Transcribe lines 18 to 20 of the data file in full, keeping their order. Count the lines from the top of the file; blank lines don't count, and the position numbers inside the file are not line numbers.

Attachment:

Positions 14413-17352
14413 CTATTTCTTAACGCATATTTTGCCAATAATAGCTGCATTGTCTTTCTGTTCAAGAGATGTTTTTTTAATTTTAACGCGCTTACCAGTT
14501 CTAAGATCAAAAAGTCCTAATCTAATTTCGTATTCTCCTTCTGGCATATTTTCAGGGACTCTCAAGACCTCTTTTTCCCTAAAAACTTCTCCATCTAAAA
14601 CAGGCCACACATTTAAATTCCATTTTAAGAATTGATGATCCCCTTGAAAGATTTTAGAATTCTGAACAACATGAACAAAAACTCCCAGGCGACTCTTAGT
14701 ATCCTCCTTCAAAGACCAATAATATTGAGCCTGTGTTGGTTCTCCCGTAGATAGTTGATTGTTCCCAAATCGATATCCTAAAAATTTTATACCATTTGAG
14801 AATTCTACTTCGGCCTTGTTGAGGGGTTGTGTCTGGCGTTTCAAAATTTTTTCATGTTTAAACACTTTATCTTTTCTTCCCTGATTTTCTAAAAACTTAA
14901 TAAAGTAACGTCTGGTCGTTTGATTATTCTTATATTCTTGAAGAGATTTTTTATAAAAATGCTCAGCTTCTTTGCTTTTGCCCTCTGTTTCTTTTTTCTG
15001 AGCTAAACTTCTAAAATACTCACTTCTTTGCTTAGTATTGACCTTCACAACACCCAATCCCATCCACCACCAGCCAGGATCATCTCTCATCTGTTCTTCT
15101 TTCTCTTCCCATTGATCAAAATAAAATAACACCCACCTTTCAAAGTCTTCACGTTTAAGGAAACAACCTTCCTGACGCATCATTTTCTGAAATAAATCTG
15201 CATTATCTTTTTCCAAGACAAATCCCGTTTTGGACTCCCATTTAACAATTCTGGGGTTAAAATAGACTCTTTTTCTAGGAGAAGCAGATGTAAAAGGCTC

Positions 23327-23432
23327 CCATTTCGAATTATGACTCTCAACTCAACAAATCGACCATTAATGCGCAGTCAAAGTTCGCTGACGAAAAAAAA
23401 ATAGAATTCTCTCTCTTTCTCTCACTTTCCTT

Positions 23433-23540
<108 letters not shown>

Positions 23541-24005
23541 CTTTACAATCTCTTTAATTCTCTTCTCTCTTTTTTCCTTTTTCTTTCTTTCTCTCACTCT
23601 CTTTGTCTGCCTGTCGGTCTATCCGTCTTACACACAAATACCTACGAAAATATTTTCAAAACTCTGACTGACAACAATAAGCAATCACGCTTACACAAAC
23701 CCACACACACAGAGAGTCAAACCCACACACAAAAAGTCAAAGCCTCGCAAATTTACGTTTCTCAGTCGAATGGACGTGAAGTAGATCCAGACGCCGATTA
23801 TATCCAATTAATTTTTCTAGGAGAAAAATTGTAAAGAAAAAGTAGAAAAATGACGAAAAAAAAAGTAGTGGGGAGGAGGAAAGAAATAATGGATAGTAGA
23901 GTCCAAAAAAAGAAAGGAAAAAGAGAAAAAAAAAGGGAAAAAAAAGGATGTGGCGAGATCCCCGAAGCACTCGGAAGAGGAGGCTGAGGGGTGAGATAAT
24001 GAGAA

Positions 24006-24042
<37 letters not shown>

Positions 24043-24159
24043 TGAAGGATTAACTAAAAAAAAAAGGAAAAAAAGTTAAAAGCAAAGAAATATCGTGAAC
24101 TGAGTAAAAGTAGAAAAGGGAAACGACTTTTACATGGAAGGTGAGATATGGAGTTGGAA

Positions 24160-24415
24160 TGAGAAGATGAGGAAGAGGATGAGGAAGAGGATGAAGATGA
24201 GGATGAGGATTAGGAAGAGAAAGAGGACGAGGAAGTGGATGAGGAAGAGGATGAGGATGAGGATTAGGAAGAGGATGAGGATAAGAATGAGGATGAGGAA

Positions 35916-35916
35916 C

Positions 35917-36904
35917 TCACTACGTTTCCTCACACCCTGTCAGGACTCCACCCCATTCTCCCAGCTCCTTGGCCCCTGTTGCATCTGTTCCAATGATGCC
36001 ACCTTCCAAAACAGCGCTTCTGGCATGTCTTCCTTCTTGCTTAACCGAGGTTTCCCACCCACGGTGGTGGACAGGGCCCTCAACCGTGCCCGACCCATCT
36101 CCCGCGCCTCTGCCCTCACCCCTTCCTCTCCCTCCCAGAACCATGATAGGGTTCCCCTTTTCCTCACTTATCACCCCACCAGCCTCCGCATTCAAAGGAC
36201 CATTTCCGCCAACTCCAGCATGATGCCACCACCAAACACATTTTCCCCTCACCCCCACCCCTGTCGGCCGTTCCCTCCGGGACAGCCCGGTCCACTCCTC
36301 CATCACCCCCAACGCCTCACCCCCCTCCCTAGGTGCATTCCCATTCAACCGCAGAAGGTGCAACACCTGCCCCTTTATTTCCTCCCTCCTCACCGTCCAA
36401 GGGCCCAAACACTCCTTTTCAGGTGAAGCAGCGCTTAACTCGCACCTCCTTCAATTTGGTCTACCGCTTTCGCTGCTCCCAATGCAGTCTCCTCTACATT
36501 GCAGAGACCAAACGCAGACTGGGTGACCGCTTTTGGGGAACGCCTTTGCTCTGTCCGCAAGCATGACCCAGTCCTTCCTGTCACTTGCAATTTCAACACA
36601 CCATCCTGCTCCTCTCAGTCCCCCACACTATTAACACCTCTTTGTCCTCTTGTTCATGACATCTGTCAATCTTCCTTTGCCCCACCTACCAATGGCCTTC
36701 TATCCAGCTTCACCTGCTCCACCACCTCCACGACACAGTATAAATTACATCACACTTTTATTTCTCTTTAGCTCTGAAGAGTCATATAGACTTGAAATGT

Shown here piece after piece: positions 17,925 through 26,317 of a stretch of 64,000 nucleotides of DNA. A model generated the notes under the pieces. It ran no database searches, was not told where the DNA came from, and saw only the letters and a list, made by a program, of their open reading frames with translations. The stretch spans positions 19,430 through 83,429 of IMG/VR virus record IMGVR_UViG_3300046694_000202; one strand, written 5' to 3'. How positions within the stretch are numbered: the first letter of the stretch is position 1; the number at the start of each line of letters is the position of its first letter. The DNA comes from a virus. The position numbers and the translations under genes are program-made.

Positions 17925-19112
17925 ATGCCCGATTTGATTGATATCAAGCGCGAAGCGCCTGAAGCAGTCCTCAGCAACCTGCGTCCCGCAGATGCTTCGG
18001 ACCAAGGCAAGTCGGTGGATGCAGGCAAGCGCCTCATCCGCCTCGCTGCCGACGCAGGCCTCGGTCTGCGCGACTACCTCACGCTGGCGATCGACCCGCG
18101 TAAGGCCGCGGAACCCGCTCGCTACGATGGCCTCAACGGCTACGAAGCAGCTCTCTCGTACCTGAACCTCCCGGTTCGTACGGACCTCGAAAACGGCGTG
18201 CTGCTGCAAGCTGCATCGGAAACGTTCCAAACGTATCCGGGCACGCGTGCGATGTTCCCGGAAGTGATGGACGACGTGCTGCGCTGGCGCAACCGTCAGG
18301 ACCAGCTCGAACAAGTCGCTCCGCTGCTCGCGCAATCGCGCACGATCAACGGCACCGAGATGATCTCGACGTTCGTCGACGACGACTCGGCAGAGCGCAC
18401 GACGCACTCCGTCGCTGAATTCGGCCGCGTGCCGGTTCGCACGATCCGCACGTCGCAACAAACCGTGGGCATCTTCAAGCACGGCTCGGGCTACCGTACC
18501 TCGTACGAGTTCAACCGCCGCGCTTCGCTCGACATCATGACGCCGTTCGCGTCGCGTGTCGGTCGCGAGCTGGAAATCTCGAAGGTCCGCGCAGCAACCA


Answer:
23601 CTTTGTCTGCCTGTCGGTCTATCCGTCTTACACACAAATACCTACGAAAATATTTTCAAAACTCTGACTGACAACAATAAGCAATCACGCTTACACAAAC
23701 CCACACACACAGAGAGTCAAACCCACACACAAAAAGTCAAAGCCTCGCAAATTTACGTTTCTCAGTCGAATGGACGTGAAGTAGATCCAGACGCCGATTA
23801 TATCCAATTAATTTTTCTAGGAGAAAAATTGTAAAGAAAAAGTAGAAAAATGACGAAAAAAAAAGTAGTGGGGAGGAGGAAAGAAATAATGGATAGTAGA